A mysterious 5th century manuscript by Manlius Hippomanes connects the parallel plots and eras: the waning days of the Roman Empire, as the barbarian hordes attack Gaul's borders and Manlius Hippomanes writes The Dream of Scipio; the 14th century in Avignon, when poet Olivier de Noyen discovers some of Manlius's writing and deals with papal intrigue, the Hundred Years War, and the Black Death; and the Vichy government in France during World War II, when Julien Barneuve, a scholar who has traced the Manlius manuscript, joins the Vichy government in an effort to "civilize" the German occupiers and prevent deportation of the Jews.

This is not a beach book--its excitement is far more thoughtful than sensational. Pears' characters are real, flawed people living and loving in times of crisis and experiencing conflicts with parents, teachers, friends, and mentors. These conflicts clearly parallel those in the wider world of their political alliances and governments, and ultimately affect their attitudes toward humankind in general.
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By A Customer on January 1, 2003
Format: Hardcover
This book is excellent. For the first time for any novel, I actually started re-reading it the same day I finished it. Like some other reviews say, if you are expecting "Fingerpost 2", this is not it.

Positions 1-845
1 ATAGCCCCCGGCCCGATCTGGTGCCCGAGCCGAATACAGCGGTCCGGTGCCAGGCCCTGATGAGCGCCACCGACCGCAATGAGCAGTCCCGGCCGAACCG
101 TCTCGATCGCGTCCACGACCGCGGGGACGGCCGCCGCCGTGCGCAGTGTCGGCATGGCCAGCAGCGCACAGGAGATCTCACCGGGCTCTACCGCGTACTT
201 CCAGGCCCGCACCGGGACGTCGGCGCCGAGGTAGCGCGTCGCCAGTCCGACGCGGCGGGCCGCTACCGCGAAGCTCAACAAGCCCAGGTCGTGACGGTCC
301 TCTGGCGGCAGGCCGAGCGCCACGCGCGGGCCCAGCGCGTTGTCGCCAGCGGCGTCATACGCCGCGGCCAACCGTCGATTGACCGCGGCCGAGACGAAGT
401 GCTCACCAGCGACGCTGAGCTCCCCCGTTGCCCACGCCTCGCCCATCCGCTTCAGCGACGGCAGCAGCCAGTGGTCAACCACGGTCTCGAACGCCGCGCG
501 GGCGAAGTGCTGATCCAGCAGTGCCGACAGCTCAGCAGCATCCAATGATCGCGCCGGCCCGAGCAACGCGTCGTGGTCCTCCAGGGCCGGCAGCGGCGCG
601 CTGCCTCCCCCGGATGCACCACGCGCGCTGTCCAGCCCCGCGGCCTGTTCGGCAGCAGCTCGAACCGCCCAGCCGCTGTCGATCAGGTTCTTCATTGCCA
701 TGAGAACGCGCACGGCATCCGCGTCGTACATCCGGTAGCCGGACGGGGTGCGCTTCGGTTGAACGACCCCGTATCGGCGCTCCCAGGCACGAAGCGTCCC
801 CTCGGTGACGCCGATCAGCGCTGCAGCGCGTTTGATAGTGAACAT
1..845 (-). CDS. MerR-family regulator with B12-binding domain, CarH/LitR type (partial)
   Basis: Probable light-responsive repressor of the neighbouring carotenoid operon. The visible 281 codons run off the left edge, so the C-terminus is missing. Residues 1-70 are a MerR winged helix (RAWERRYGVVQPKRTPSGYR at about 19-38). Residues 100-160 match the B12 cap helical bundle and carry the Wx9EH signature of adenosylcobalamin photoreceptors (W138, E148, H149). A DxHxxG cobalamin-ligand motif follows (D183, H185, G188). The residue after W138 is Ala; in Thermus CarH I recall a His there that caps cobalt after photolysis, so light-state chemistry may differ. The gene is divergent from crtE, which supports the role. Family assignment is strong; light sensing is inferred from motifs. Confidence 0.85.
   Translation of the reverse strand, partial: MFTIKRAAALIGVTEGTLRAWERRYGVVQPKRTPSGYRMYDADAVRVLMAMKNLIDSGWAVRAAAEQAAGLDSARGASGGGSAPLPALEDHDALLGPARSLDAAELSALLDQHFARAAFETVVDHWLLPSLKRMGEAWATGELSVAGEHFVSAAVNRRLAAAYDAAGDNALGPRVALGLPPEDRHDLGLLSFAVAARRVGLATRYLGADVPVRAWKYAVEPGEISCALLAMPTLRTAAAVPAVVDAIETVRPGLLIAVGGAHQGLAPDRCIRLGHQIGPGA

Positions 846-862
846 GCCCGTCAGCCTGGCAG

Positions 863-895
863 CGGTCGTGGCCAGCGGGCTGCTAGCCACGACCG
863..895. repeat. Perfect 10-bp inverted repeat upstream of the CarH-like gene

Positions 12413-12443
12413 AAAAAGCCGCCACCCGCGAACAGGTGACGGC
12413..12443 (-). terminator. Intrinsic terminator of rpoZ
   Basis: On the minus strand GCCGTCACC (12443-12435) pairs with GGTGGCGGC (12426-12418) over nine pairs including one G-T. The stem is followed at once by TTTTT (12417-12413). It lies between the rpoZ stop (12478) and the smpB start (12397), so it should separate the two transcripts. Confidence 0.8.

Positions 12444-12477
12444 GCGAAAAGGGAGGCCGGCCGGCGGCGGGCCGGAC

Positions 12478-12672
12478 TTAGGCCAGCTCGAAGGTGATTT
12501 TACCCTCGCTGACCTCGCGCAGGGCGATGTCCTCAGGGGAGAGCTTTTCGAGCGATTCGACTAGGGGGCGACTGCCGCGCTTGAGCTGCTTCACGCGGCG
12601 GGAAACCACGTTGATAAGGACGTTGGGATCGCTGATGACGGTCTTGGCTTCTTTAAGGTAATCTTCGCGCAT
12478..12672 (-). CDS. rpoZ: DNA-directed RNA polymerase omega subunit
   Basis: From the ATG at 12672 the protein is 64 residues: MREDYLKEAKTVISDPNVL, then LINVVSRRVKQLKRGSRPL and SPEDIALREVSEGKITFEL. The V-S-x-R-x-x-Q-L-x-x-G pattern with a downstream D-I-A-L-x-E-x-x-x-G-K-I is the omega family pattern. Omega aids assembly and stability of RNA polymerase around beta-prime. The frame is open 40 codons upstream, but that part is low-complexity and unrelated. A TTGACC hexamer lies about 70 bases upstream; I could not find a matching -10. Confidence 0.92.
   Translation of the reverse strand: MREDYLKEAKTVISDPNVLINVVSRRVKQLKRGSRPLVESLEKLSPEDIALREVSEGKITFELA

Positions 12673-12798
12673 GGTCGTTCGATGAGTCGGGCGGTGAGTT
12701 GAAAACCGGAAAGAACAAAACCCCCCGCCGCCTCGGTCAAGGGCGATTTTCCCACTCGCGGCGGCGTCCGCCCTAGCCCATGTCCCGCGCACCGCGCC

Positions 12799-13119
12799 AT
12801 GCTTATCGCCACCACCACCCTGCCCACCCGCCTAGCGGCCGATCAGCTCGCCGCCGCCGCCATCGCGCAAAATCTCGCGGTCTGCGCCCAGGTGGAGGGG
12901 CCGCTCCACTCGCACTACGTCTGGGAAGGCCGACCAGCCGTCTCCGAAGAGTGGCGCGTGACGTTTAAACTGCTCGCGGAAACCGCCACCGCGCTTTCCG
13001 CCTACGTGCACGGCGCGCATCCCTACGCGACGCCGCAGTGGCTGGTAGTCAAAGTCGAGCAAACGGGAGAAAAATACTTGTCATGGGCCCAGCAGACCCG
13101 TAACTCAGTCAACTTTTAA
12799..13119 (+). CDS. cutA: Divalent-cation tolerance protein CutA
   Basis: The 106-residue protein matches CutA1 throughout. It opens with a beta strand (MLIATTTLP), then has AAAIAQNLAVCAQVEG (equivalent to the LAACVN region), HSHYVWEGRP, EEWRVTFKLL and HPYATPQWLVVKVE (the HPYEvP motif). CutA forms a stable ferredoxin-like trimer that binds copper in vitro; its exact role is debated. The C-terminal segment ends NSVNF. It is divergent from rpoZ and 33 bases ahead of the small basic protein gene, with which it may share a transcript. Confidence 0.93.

This story is not about events that need to be solved, but is about the motives of the people, what they believed, when, why, and how their actions changed. It is a well-balanced blend of history, philosophy, some romance (not as much as the jacket cover implies), and the choices that individuals can make. And, interestly, even though it is fairly clear where Pears comes out on the choices, the presentations of the characters were not basic black-n-white. Each character has some good reasons for what they did. And, each choice has some abiguity to it. No choice yields a 100% balance on the scales of justice.

From this standpoint, this is what I like best about Pears's writing. He is able to create a story that comes close to feeling real because events do not seem force-fitted to make things come out "right". Plus, he apparently does quite a bit of research to get the feel of the time right.

His choices of time were also fascinating. The end of the Roman empire because it was clear that it was the end and this impacted how people reacted. The period of the Black Death when there really could be no sense of historical trend because the plague was a random occurrence, not from the actions of men. And, the German occupation of France where, in general, it was clear the Germans would lose so people could make choices toward an expected result. Each context makes certain choices potentially more reasonable than others. No free lunches on exactly what the right answers are.

I plan on re-reading this again after I get through some other books that have been waiting while I spent my time with this one.